Most people likely cannot recall the last time they thought about switching car insurance, unless they have gotten a new vehicle or added a new driver to their policy. The general advice is to shop around every 6 months, but in reality, that is likely unnecessary. Shopping for car insurance once a year — around the time your policy is set to renew — will likely be enough due diligence to help save you money.
Reevaluating your car insurance coverage annually can help ensure you are not paying for coverage you no longer need. For example, if you have been driving the same car for years, your vehicle is aging and depreciating, so you do not need as much insurance as you did when it was newer. Changes in your driving habits or added incentives can lead to a lower monthly car insurance bill as well.
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Why Consider Changing Car Insurance?
There are many reasons to switch car insurance companies: you’re unhappy with your current insurance company, you want more or less coverage, your rates are too high, or you bought a new vehicle. Even buying a new home can prompt a car insurance change with a bundling discount. These are reasons to consider changing your current insurer or to shop around for a different policy:
- You bought a new car. When you buy a new car, you’ll need auto insurance, but you might want to change coverage levels and carriers. New vehicles often deserve more protection because they’re more expensive to fix due to using newer parts or being more complex builds. If you must shop for new coverage anyway, you may as well look into getting quotes from other insurance companies.
- Your car’s value has changed. Each year, your vehicle depreciates and loses value. There’s no reason to keep a ten-year-old car insured for the same amount as when it was new. Conversely, if you’ve made expensive additions to your vehicle over time, such as upgrading the sound system or tires, you’ll want to increase your insurance amount to cover the changes.
- You’ve moved or changed where you store your car. Moving can change car insurance in many ways. You might be moving to a new state with different requirements, an urban area where accidents are more likely, or you might be able to get a bundle deal by insuring your vehicle with your homeowner’s policy. Even where you store your car — such as moving from street parking to a garage — can affect insurance rates, so it is worth shopping around whenever this happens.
- You’re adding drivers to your policy. A common reason people look for new auto insurance plans is when they must add a new driver added to their policy. For example, you may be a parent adding your now driving-age teenager to your insurance. Shopping around can help you find a good deal.
- Your driving habits have changed. If you’re now working from home, you may be eligible for cheaper auto insurance if you now drive significantly less. On the other hand, if you’re driving more, you might benefit from added coverage due to increasing your risk of collision from being on the road more.
- You cleaned up your driving record. Your old tickets and adverse driving history typically drops off your record after about three years. If you’ve cleaned up your driving history or taken a defensive driving class to remove points, it’s time to shop for a better insurance deal or update your current policy to get a discount.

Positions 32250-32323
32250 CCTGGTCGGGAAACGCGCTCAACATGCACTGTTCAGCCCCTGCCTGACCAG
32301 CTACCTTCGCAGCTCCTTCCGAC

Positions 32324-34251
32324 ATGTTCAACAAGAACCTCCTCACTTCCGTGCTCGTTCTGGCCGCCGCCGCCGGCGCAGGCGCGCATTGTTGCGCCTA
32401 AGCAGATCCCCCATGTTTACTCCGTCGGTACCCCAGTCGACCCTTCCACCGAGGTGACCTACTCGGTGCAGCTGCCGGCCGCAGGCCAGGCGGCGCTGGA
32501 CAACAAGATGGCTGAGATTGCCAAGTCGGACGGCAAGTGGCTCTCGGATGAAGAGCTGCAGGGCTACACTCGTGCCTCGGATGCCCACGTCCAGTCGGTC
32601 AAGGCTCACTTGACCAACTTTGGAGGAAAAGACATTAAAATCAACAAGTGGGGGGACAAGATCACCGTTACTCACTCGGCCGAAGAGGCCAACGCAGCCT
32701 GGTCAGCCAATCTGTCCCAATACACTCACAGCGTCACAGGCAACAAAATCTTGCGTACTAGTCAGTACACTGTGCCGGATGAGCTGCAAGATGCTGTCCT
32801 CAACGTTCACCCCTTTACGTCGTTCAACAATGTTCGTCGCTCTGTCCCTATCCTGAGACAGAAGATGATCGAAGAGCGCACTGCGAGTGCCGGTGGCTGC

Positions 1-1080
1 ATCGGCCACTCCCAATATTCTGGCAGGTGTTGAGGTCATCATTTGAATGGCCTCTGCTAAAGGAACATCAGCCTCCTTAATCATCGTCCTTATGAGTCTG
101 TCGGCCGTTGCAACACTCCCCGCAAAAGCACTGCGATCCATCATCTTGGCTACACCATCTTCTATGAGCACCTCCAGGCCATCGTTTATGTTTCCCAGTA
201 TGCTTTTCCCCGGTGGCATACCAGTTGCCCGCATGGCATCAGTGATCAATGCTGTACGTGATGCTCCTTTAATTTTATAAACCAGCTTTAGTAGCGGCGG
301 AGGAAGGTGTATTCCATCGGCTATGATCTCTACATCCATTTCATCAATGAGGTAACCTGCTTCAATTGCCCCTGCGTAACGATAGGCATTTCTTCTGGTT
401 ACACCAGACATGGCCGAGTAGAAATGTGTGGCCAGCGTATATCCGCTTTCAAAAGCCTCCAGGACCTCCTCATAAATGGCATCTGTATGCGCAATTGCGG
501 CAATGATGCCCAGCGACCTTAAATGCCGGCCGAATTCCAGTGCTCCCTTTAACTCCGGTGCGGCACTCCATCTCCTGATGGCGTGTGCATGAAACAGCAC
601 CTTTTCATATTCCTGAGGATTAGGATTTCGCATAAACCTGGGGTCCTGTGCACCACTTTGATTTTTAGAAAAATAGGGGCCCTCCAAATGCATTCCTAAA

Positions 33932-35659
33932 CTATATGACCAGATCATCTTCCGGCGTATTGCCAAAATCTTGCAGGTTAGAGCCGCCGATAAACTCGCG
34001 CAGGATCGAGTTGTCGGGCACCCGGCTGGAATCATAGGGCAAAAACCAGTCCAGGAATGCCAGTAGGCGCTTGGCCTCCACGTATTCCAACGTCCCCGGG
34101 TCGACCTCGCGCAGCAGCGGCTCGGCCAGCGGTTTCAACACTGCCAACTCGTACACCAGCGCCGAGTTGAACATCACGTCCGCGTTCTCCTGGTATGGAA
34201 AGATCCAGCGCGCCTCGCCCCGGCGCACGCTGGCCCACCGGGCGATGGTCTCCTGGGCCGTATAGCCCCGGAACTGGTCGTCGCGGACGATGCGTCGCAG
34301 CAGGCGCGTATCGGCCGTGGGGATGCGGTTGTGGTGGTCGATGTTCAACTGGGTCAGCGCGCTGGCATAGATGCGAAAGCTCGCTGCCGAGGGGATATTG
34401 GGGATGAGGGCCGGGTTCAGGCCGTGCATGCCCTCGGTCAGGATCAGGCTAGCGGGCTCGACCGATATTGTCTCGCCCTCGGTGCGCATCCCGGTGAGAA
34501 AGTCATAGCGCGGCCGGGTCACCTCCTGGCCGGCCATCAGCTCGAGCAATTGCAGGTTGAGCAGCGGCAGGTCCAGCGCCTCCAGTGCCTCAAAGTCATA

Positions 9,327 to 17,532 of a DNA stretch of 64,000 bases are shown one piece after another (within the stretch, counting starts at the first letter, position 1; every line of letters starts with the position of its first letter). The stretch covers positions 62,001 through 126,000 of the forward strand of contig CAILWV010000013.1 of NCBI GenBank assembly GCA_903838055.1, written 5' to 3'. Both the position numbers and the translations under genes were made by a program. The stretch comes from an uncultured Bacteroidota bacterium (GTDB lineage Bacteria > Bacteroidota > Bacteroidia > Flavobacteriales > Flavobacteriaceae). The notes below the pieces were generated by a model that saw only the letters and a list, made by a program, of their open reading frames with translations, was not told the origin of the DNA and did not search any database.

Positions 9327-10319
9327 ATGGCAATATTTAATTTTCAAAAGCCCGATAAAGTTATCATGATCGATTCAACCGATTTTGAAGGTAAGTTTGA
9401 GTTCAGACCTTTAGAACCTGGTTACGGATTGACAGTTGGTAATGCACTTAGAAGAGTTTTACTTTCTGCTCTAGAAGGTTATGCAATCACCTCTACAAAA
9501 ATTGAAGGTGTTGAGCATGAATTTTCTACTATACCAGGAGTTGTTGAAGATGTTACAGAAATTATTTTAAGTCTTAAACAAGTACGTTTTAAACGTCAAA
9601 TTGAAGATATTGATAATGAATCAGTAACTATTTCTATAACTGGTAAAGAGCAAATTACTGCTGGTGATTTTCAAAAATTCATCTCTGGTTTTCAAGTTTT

Reasons to Not Change Car Insurance
Changing car insurance is an excellent idea if the timing is right. The following situations can make it a bad idea to switch policies.
- Your policy term is not over. Future insurers look at changing carriers midterm as a negative, which can harm your chance of getting insurance. You might also have to pay cancellation fees for terminating early.
- You have an open at-fault claim. If you currently have an open at-fault claim, you can change insurers, but it can make the process much more complicated and slow it down.
- You have bundled or loyalty discounts. If you have a bundled discount, you’ll lose that when you change auto insurance. Any policy tied to the bundle will probably go up in price.
How to Switch Car Insurance
When you’re ready to change your car insurance policy, use the following steps.
1. Determine What Coverage Changes You Need
Go into the process knowing what coverage you have and what you want or need. Consider the following:
Should you change your deductible?
Your deductible is the amount you pay before your insurance starts paying its portion of covered expenses. Usually, a high deductible means lower monthly payments, but there are other reasons to change it. Consider your driving record, your odds of getting in an accident, and your vehicle’s value. Each one of these factors might play into your deductible decision.
Should you add or remove full coverage?
Full coverage is a term used to describe auto insurance with several critical types of coverage, such as collision and comprehensive. You might not need each type when you look at them individually, especially when you consider your driving record and your car’s value.
Should you add or remove other optional coverages?
Suppose you have optional insurance coverages and decide it’s not worth paying for those extras, especially if you do not use them. Conversely, you might want to add protection, especially if you’ve purchased a new vehicle.
Common optional coverages include collision, uninsured and underinsured motorist coverage, and personal injury protection (PIP). In some states, uninsured/underinsured motorist coverage and PIP insurance is required. All of these coverages help protect you if you’re in an accident with another vehicle and they do not have enough or any insurance to pay for damages.
No states require collision insurance, which pays for damages to your vehicle from incidents like hitting an object or flipping the car. However, those with car loans may be required to purchase collision insurance so the lender can protect their asset. That means you cannot opt out of it until you repay the loan.